Poq chief operating officer Michael Langguth say apps can play a vital tool for shoppers during Black Friday and says its client, US department store group Belk, has noticed a “step change” in app downloads around the discounting event.

He says: “You can create a wish-list without logging in. When Black Friday comes they have that list and they buy, buy, buy. It’s a tool to be faster.”

Any interns that come through our door say: ‘I don’t shop unless they have an app’

Laurina Kennedy, Skinnydip London

Do you need an app?

Apps were a hot topic around the table, and many retailers in the room are in the process of creating their own.

Kennedy says Skinnydip’s 16-to-24-year old demographic now expects an app: “Any interns that come through our door say: ‘I don’t shop unless they have an app’. They’re our demographic so we should be listening to them.”

Skinnydip head of ecommerce Meghan Lewis adds that it will focus on making its app about more than just ecommerce: “It’s not all about shopping. We’re building in content so there’s a secondary reason for people to keep the app.”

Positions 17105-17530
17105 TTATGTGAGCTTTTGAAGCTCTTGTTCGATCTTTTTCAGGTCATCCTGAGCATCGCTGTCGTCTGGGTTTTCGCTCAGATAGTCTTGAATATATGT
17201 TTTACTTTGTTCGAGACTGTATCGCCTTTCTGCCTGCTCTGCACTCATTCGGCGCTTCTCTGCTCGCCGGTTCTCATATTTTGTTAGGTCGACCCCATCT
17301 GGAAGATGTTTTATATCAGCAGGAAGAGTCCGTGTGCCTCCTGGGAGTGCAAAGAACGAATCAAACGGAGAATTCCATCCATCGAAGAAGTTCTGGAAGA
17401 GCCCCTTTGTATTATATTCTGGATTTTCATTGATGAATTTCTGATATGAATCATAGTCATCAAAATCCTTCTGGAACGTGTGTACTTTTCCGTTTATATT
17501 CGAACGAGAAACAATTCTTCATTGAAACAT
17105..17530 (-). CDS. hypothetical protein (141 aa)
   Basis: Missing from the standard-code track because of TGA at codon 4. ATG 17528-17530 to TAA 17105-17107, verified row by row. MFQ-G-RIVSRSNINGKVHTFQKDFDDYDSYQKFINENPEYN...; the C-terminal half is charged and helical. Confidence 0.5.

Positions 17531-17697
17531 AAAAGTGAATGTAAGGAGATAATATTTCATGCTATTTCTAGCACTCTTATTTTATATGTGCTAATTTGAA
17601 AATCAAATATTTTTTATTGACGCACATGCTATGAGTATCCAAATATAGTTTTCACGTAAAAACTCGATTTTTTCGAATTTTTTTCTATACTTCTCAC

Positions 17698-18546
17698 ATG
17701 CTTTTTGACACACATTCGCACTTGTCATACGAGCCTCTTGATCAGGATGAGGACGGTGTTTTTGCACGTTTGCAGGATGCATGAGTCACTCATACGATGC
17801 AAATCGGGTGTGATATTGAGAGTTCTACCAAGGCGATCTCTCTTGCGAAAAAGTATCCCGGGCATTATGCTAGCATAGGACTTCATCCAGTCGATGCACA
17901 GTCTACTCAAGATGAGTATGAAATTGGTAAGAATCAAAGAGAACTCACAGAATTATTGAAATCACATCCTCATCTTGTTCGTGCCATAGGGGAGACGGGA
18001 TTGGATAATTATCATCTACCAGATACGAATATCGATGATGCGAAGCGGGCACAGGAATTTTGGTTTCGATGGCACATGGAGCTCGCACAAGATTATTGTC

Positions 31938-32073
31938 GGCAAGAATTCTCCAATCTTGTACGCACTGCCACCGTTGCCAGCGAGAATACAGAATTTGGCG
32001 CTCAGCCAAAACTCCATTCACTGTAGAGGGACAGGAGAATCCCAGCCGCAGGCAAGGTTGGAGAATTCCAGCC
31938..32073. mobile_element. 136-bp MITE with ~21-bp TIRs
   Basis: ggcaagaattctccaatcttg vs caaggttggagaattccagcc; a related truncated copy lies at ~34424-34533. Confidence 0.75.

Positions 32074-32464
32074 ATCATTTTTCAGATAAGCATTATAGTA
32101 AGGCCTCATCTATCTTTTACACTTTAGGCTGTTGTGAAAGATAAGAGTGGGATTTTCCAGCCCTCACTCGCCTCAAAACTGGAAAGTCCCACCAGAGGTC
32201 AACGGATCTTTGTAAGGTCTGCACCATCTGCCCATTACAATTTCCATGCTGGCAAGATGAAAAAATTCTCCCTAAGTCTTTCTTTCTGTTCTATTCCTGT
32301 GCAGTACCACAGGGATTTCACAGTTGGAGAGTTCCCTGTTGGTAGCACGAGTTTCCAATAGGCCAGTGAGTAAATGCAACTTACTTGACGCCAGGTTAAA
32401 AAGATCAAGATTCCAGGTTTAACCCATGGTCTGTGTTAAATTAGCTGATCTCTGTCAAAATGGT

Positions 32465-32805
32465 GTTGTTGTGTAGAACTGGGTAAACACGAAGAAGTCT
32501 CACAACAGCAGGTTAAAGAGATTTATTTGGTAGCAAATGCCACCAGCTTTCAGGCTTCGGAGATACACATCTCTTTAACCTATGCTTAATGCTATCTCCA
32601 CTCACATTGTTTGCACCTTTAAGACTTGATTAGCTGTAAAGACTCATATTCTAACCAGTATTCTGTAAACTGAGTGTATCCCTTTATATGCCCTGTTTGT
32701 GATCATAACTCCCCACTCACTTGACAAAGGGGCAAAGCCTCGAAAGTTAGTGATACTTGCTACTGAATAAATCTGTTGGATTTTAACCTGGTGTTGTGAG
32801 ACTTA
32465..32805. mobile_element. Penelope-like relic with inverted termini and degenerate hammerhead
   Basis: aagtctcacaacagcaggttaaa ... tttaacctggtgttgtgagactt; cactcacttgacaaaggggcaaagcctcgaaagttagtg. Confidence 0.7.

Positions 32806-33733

Skinnydip aims to have a constant stream of new content on the app to ensure users regularly use it. This will include quirky features such as tongue-in-cheek horoscopes.

Poq sales director James Springham says an app is a good way to share the content a brand produces: “A lot of content gets lost and doesn’t get seen by customers. An app is a better way of delivering that content than Instagram.”

AllSaints is also in the midst of creating its own app following the success of a version it made for store staff.

Harris-French says: “We’ve gone through a turbulent time with trade, so we wanted to innovate to make the stores as profitable as possible. We’re now doing it as a customer-facing app. We’re trying to share those features across stores and customers.